CAPE TOWN, South Africa (March 1, 2012) -- South Africa’s leading amateur Brandon Stone is just one match away from realising a lifelong ambition of winning the Sanlam South African Amateur Championship.
But his 36-hole final round against Brian Soutar from Scotland is guaranteed to be his most taxing confrontation yet.
“I played against Brian in the United Kingdom last year and he is a tenacious and determined player,” said Stone.
“If he is in the final, it means he is running a hot streak. I’m in good form, too, so it’s guaranteed to be a gripping final. It’s a good thing I had all those extra holes this week to warm me up.”
On his way to the final, Stone suffered through an extended journey to the 21st hole beat a relentless Pedrie Oosthuizen in the second round and needed an extra hole to dispatch Western Province number one Michael Loppnow in the quarterfinals.
And yet another trip to the 19th to force a positive result with a six-foot birdie in his semi-final match against England’s Jamie Clare.
But Soutar needed two extra holes to dispatch Louis Taylor of Harrismith in the quarters and took another stroll down the 19th to eliminate Southern Cape amateur Shaun Smith in the semis.
“And then we get to do it all over again on Friday,” said Stone. “Twice.”
“You always strive to wrap your match up as early as possible, but playing all those extra holes has given me some confidence. To come through 18 holes in three tightly contested matches and to win them all in extra holes is never an easy task and I’ve done it three times. It has really fired me up.”
Stone and Clare traded blows through the first three holes, with the South African winning the first, Clare the second and Stone the third.
The pair halved four and five, Clare squared the match at six and the stalemate held for the next three holes. After the turn, the English Boy Squad player won 10, Stone claimed 14 and 15 to edge ahead again, but three-putt at the 16th opened the door for Clare.
Although the lead changed seven times, Stone’s putter let him down over the closing holes. A short putt at 17 lipped out and his longer putt at the 18th shaved the hole.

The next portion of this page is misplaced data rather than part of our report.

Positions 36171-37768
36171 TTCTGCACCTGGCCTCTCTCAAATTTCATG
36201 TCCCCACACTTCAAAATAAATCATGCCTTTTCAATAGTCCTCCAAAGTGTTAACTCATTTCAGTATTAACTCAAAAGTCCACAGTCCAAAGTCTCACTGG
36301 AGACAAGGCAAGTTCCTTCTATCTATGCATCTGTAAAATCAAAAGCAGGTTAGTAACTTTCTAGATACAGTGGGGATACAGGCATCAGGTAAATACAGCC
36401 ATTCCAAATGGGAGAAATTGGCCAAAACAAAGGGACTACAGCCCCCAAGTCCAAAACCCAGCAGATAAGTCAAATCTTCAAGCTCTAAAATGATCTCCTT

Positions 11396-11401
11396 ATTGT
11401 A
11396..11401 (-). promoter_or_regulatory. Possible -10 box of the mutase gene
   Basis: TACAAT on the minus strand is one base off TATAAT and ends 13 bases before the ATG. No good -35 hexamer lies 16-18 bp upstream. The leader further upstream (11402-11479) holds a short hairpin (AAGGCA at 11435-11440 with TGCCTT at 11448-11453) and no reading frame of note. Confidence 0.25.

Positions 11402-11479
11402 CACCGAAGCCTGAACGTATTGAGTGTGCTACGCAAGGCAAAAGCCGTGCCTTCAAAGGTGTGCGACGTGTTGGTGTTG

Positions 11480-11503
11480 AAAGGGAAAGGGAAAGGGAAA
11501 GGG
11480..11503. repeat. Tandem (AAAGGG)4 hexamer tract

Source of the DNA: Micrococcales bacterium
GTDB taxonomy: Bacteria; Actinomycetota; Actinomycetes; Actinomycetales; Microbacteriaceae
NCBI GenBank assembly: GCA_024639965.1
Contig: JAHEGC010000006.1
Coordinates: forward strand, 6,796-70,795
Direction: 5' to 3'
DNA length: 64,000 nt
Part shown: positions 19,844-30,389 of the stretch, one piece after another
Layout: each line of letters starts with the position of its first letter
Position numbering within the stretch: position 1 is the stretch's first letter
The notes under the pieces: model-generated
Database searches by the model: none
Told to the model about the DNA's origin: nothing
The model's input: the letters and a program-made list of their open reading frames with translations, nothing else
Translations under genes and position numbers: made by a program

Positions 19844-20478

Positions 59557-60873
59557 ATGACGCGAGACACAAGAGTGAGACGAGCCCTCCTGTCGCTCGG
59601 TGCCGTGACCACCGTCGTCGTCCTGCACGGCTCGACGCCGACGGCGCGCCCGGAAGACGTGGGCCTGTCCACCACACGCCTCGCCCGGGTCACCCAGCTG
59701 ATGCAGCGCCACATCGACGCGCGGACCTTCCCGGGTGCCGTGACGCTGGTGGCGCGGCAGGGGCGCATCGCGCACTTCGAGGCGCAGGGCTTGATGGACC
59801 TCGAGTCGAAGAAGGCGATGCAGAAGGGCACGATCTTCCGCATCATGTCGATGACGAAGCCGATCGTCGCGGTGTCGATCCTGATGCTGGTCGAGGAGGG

But the golfing gods finally smiled on the 18-year-old’s short stick in extra time.
“Jamie hit a great tee shot down the middle of the fairway and I hit a four-iron that somehow flew 240-yards,” he explained. “I landed on a little down-slope on the right of the fairway, but the lie was okay.”
Clare came over the top of his pitch and hit his approach to about 20 foot, but Stone’s pitch landed six feet from the pin.
“He left his putt just short of the hole, but I knocked mine in the back of the cup. That was the second time I birdies the 19th to win and I was just so relieved that the marathon was finally over.”
Meanwhile Soutar and Smith were also embroiled in a roller-coaster round.
George-based Smith had the upper hand with a 2-up lead after three holes, but Soutar cut his advantage to one at the sixth. The Southern Cape golfer took the 10th to edge ahead again and looked to have the match well in hand with halves over the next three holes.
But the gritty Scott hit back, this time to win 14 and 15 to square the match.
“I got the lead back at the 16th and just missed a birdie putt at the 17th to win the match,” said Smith. “I had two putts for par at the 18th but he holed an unbelievable putt from 25 foot to square the match. I got a little unlucky at the first play-off hole because I was plugged in the bunker. He had two putts for par and won the match.”
Although he was obviously disappointed, the Ernie Els and Fancourt Foundation graduate preferred to focus on the positives from his first experience at the country’s most prestigious amateur tournament.
“If someone told me at the start of the week that I would make it to the semi-final, I would have taken it,” he said. “I learned a lot of golf course management and patience this week and I’m proud that I could stay the course until the semi-finals. There are still a lot of tournaments to play this year and it’s a great feeling to play this well so early in the season.”
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